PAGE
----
Lorain City Schools officials and local lawmakers today announced plans calling for community stakeholders to participate in open dialogue sessions to develop a plan to improve educational achievement for students and take proactive measures to avoid further state control.
“Our goal is to develop a community-centered plan that allows the school district to continue its progress toward improving student achievement,” said State Senator Gayle Manning (R-North Ridgeville). “A change in direction at this point would only disrupt the progress that is already being made locally. Involvement from this diverse group of stakeholders demonstrates that the Lorain community supports their schools and is committed to being part of a solution that ensures students are provided the best opportunities for their futures.”
“Community-based solutions that put our children’s future first can’t only come from Columbus,” said Representative Dan Ramos (D-Lorain). “That is why it is so important that local leaders, lawmakers, educators, parents and students come together to put forward a plan that works by giving all of our children an equal opportunity to earn an education that puts them on a trajectory toward success.”
In April 2013 the state superintendent, in accordance with state law, established an Academic Distress Commission for Lorain City Schools. The commission quickly developed an academic recovery plan that was implemented and approved by the Ohio Department of Education (ODE).
Dr. Jeffrey Graham, hired as Lorain City Schools superintendent in August of 2015, has worked collaboratively with ODE to help improve academic achievement in the district. In collaboration with state officials, the district developed the "Six Priorities" to focus the district's efforts on the areas considered most impactful and pervasive district-wide.
With changes in state assessments, Lorain City School District is unlikely to meet statutory requirements that would prevent a state intervention in the school district, under Ohio law.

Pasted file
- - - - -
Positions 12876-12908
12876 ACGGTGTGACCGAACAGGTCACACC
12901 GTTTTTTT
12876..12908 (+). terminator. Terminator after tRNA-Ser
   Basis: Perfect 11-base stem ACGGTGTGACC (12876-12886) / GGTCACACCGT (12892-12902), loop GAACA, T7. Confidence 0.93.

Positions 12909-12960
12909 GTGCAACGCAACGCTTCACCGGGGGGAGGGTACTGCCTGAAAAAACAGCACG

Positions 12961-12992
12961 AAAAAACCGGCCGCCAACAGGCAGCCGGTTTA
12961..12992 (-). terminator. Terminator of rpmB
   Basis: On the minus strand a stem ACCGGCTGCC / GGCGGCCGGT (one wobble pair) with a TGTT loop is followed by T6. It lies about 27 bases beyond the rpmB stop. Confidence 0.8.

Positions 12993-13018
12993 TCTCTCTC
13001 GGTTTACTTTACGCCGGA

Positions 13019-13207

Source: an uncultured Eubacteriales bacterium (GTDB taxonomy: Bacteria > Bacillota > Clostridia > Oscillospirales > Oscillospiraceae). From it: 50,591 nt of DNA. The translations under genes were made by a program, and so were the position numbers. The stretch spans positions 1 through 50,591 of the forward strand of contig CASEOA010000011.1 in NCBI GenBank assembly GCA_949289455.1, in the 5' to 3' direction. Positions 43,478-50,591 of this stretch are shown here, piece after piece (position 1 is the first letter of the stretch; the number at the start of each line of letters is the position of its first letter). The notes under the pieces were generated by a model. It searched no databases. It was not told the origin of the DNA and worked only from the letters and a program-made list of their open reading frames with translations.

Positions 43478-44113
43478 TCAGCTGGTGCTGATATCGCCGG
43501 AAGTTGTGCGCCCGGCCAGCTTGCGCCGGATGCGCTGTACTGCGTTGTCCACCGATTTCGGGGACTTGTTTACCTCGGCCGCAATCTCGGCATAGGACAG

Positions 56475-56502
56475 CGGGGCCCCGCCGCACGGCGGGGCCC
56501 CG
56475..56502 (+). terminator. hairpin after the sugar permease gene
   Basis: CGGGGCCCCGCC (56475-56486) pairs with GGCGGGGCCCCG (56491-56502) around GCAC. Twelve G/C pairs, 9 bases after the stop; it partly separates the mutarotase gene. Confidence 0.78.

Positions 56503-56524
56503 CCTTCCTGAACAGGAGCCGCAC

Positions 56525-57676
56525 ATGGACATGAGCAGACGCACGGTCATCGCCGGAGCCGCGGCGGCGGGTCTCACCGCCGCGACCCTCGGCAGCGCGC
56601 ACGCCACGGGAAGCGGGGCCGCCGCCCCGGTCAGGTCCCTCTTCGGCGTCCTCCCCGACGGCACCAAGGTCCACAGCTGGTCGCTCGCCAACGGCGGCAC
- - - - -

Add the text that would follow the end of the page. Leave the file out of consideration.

“Research shows that whenever you alter an assessment, there is a dip in performance,” said Superintendent Jeff Graham. “We’re in a special situation, in which all other school districts are held harmless for their scores on the new tests – all districts except those in academic distress, like Lorain. We have the most on the line right now.”
In order to sustain the progress being made, Lorain City School officials and local lawmakers are seeking input from a variety of stakeholder groups, which will include parents, students, administrators, business leaders, community, civic and faith-based organizations, residents and teachers. Open dialogue sessions, an online survey, and personal interviews will gather input. Information on this process can be found on the district’s website at lorainschools.org.
“This initiative comes at just the right time,” shared Tony Dimacchia, President of the Lorain City Schools Board of Education. “We feel our administration, board, and commission are on the same page – things are happening as a result. We just need time to keep things moving in the right direction and to do it the right way – with the input of our stakeholders.”
Senator Manning and Representative Ramos welcome members of the public to submit their comments and suggestions to their offices for them to share as community stakeholders work to develop a comprehensive plan that provides Lorain City School students the best opportunity to receive an excellent education while maintaining local control of the district. Suggestions may be submitted to Senator Manning's office electronically at Manning@OhioSenate.gov or by mail to Senator Gayle Manning, Senate Building, 1 Capitol Square, 1st Floor, Columbus, OH 43215. Suggestions may be submitted to Representative Ramos’ office electronically at Rep56@OhioHouse.gov or by mail to Representative Dan Ramos, 77 South High St, 10th Floor, Columbus, OH 43215.